Sumit Singhal loves modern architecture. He comes from a family of builders who have built more than 20 projects in the last ten years near Delhi in India. He has recently started writing about the architectural projects that catch his imagination.
Lumionous in Hainan Island, China by M CO Design
November 15th, 2015 by Sumit Singhal
Article source: M CO Design
The central theme of this project is The Sea. The design explores new ways of using its power and attraction as a draw for people to come and experience it in a real and memorable way.
The primary goal of the design team is to create a new kind of resort layered with a rich assortment of districts and attractions. Taken together this will create a memorable experience on multiple levels for everyone within the resort. This approach will set this project apart from other resorts and create a new kind of destination in the crowded Sanya market.
Aside from being directly next to the ocean, the site offers another interesting connection to the sea due to its prior use – industrial scale shrimp farming. The large ponds used to hold the shrimp occupy nearly half of the land area and are currently excavated down to close to sea level. Large pipes installed under the beach were used to flood the ponds with water, literally bringing the sea into the site. Conceptually, this is what most seaside resorts also attempt to do – deliver the ocean experience to as many parts of the site as possible and allow people to be close to it, touch it and to feel it.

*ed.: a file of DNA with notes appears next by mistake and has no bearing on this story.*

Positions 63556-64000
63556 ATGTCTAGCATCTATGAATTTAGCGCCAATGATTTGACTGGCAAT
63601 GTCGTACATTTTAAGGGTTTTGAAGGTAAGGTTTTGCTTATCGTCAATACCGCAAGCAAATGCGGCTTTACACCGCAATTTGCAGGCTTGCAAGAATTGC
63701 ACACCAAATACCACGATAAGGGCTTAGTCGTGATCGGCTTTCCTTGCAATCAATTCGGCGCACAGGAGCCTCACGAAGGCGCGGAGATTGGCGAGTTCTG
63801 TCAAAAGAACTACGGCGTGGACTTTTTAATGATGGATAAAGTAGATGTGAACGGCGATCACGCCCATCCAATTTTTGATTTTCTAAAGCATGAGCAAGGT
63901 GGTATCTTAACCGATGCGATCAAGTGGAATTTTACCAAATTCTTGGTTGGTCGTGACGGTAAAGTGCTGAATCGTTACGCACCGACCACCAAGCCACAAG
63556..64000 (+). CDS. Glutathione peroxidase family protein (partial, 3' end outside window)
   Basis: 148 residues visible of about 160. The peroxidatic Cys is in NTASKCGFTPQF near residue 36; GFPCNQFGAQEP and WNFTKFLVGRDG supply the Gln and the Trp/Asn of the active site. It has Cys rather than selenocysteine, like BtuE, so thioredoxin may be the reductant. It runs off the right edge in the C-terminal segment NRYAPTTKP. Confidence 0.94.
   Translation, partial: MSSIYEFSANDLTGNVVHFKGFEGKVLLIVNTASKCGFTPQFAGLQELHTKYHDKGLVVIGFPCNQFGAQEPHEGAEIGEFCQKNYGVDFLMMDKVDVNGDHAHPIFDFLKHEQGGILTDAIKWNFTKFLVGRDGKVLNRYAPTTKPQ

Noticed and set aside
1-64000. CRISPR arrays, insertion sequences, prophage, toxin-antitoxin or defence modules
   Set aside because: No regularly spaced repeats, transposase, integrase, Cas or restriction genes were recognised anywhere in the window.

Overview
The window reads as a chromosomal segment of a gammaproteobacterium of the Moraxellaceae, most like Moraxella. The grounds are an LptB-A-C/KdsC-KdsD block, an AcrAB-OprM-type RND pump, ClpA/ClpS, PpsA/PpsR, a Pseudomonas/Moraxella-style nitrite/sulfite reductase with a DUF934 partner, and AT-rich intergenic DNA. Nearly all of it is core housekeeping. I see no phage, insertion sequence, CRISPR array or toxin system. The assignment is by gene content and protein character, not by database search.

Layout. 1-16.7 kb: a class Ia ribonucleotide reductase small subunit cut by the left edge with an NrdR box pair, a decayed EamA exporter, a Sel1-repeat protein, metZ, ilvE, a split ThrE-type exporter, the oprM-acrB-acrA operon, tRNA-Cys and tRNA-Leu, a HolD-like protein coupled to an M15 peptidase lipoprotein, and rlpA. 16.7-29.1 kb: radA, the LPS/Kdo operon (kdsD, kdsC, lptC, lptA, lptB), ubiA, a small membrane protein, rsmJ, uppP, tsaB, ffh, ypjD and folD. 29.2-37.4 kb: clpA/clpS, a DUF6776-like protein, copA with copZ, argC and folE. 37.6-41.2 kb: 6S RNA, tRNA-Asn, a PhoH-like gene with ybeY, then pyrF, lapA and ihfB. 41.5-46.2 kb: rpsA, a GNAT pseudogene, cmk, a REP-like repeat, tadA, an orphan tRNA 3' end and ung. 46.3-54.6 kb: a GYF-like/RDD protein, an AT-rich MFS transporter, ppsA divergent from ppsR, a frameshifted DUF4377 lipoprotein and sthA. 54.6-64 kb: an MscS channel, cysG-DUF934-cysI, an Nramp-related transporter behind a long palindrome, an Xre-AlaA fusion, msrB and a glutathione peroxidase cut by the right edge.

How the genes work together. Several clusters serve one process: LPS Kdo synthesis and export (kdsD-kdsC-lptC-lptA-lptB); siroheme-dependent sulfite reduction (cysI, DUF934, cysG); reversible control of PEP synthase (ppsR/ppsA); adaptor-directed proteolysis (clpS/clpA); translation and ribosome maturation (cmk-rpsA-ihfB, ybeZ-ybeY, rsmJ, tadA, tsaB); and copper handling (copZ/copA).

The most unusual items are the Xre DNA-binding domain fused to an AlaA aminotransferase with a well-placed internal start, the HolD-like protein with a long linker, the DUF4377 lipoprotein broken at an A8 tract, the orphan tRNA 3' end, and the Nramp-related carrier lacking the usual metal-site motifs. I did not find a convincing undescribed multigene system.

The existing beach as it is today is a display of how a beach appears without human intervention. The plant species present are naturally adapted to the annual climatic changes in temperature and precipitation and include a mixture of; Coniferous, Deciduous and Succulents. The landscape design will take this natural plant palette and curate, shape and enhance it for large portions of the open spaces within the site. This approach stands in direct contrast to the typical “tropical” landscape design of nearly all resort properties in Hainan where imported species dominate the plant selection. The end result of this approach is an artificial feeling landscape that is not sustainable or well adapted to the long dry season in Hainan. It also produces a “sameness” shared by the resorts in the region. In contrast, using native species the landscape will become a memorable and sustainable component of the property and will create a look and feel unlike any other resort.
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